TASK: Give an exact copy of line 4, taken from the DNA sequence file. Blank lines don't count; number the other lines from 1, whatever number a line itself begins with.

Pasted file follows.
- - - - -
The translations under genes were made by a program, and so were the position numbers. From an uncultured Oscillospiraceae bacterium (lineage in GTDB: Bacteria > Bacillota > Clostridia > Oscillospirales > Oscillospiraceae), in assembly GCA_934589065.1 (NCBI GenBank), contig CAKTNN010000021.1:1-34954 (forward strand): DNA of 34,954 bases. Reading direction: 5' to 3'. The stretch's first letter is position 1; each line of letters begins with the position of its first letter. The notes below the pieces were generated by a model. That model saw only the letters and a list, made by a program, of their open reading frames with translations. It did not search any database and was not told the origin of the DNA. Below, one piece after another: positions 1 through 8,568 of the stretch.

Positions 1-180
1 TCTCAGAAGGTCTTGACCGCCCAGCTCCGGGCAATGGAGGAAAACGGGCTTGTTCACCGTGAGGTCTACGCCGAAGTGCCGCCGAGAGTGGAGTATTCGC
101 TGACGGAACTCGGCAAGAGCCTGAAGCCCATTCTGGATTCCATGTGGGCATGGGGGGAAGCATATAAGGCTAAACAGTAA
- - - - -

101 TGACGGAACTCGGCAAGAGCCTGAAGCCCATTCTGGATTCCATGTGGGCATGGGGGGAAGCATATAAGGCTAAACAGTAA